To Minnesota, where the local censors have banned students from studying copies of To Kill a Mockingbird and The Adventures of Huckleberry Finn. Anyone reading either book will be “humiliated or marginalised” by the language therein. Yeah, they’re that good. Stick a ‘censored’ and ‘explicit lyrics’ label on them and watch the cool kids lap it up.
Duluth’s director of ‘curriculum and instruction’ Michael Cary says wants to “teach the same lessons” as To Kill a Mockingbird and Huckleberry Finn in other ways, perhaps with finger puppets and classrooms stuffed with cotton wool. Anti-racist texts, see, should contain no hint of the racism they’re satirising and destroying, in much the same way that books on World War 2 should feature no examples of anti-Jewish rhetoric, and histories of the US Civil War contain no violence and examples of ‘hate speech’. The past is the past. If history is not to be repeated it must be forgotten.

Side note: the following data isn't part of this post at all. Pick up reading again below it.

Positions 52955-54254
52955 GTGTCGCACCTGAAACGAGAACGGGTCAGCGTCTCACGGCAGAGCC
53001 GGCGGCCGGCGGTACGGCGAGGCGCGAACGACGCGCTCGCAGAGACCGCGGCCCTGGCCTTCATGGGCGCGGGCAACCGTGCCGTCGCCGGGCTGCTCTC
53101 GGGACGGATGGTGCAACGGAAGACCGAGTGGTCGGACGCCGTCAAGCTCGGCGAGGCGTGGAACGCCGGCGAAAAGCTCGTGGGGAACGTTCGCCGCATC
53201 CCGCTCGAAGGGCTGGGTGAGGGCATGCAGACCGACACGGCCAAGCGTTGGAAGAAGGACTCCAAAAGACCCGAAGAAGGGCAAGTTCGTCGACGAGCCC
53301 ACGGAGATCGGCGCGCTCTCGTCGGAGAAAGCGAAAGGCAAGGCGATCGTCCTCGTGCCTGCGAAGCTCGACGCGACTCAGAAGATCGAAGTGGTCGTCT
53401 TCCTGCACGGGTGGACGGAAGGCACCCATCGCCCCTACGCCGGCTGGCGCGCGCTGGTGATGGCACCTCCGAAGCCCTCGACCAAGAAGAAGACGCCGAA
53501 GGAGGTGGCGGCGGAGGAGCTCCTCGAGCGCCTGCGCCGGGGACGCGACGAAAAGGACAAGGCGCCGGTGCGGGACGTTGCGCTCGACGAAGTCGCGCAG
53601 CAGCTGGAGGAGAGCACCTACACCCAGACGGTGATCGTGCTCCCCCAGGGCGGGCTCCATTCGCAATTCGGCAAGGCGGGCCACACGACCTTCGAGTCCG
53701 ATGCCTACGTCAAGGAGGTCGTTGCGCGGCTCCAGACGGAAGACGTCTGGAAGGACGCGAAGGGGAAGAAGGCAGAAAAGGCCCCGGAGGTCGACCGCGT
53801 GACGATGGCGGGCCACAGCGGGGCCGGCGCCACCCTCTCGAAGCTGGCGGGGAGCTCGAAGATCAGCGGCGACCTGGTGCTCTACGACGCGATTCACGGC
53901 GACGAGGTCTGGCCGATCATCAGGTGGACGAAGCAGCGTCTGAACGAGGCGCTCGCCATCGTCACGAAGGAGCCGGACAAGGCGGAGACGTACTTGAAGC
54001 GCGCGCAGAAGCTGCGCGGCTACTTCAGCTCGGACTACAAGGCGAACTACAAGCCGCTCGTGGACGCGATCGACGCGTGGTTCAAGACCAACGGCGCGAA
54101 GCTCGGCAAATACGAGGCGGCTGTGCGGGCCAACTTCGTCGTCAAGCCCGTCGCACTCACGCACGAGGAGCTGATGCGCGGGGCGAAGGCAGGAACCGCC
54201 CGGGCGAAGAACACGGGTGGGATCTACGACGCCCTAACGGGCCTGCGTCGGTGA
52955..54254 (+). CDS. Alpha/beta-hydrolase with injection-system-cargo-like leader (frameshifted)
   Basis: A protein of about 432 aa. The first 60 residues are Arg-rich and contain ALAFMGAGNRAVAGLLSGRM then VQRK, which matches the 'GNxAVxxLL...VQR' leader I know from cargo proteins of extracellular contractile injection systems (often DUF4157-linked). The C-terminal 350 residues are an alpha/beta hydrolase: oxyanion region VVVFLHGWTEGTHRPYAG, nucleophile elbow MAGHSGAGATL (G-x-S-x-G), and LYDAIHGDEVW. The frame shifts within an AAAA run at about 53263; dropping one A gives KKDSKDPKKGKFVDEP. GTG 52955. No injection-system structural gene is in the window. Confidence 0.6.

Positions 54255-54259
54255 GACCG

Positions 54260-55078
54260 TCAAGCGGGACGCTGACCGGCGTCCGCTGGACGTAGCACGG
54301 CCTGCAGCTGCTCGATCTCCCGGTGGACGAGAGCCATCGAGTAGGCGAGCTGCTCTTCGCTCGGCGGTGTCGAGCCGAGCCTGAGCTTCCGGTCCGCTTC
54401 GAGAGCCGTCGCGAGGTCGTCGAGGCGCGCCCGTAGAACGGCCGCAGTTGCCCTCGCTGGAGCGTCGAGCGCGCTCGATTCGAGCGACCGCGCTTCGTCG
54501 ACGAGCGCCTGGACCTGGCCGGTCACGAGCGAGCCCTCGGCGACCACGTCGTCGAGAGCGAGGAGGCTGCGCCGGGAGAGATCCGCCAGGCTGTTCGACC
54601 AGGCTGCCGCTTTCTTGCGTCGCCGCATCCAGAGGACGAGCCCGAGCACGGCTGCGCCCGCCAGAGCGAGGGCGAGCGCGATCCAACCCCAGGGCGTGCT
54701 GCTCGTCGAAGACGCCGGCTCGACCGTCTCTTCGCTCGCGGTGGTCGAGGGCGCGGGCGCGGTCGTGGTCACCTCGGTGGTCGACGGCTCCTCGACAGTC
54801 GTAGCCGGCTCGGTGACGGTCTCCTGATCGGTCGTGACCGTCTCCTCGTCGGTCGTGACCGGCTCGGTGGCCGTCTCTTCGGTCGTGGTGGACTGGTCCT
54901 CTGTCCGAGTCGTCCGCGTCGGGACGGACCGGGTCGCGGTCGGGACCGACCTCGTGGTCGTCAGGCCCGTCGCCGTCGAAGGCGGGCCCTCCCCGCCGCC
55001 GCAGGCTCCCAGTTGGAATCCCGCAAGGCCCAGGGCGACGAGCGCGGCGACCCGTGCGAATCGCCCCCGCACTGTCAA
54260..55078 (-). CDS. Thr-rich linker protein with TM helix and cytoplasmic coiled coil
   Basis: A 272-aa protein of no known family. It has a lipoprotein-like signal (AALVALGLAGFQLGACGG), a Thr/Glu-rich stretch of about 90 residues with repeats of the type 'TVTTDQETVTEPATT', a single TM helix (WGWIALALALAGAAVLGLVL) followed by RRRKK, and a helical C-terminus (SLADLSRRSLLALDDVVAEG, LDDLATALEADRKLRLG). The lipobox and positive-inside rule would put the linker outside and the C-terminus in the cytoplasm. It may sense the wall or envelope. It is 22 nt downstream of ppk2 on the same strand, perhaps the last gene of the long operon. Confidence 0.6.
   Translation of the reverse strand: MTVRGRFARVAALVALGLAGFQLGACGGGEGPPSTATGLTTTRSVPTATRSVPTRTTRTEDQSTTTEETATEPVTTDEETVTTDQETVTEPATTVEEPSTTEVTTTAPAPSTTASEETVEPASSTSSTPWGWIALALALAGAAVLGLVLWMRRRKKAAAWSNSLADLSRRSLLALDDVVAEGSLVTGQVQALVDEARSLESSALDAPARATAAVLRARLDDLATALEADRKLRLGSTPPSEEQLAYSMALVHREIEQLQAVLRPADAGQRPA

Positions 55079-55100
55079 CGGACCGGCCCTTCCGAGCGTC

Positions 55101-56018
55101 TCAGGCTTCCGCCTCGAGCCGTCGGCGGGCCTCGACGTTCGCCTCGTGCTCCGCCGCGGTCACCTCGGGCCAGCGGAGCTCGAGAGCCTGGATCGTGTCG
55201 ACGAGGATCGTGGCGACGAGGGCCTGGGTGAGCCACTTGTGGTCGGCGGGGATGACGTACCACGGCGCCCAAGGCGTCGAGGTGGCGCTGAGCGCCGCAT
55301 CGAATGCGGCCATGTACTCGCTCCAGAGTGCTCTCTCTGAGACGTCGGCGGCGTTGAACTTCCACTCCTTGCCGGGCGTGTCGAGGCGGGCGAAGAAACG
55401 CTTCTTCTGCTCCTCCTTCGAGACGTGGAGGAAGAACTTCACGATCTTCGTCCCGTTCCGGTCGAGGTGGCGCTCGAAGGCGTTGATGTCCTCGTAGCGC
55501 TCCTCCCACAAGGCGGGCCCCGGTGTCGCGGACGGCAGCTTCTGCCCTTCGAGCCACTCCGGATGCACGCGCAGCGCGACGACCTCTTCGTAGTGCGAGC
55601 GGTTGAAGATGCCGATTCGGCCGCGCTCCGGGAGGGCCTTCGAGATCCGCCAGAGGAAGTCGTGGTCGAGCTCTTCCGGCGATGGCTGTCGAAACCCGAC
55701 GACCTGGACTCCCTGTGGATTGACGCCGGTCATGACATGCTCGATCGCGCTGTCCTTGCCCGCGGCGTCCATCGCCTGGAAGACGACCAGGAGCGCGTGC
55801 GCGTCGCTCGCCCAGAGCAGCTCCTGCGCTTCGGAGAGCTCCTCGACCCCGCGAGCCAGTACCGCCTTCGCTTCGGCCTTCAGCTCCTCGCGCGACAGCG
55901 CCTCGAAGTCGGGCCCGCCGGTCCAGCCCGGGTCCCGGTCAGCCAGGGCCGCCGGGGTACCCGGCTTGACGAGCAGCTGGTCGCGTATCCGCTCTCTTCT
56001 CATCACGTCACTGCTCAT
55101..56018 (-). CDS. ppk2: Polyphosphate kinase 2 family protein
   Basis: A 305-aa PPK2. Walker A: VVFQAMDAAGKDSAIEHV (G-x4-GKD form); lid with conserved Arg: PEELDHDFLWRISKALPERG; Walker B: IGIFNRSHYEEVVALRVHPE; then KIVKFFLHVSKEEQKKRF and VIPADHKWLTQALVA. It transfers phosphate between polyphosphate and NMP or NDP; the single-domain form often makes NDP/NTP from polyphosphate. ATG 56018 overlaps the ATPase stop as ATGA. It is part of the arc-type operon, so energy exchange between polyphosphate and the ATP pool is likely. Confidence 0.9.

“We felt that we could still teach the same standards and expectations through other novels that didn’t require students to feel humiliated or marginalised by the use of racial slurs,” says Carey.
Oddly, this mollycoddling is supported by the National Association for the Advancement of Coloured People, whose regional president Stephan Witherspoon thinks the books are “just hurtful” and use “hurtful language that has oppressed the people for over 200 years”.
“It’s wrong,” he decrees. “There are a lot more authors out there with better literature that can do the same thing that does not degrade our people. I’m glad that they’re making the decision and it’s long overdue, like 20 years overdue. Let’s move forward and work together to make school work for all of our kids, not just some, all of them.”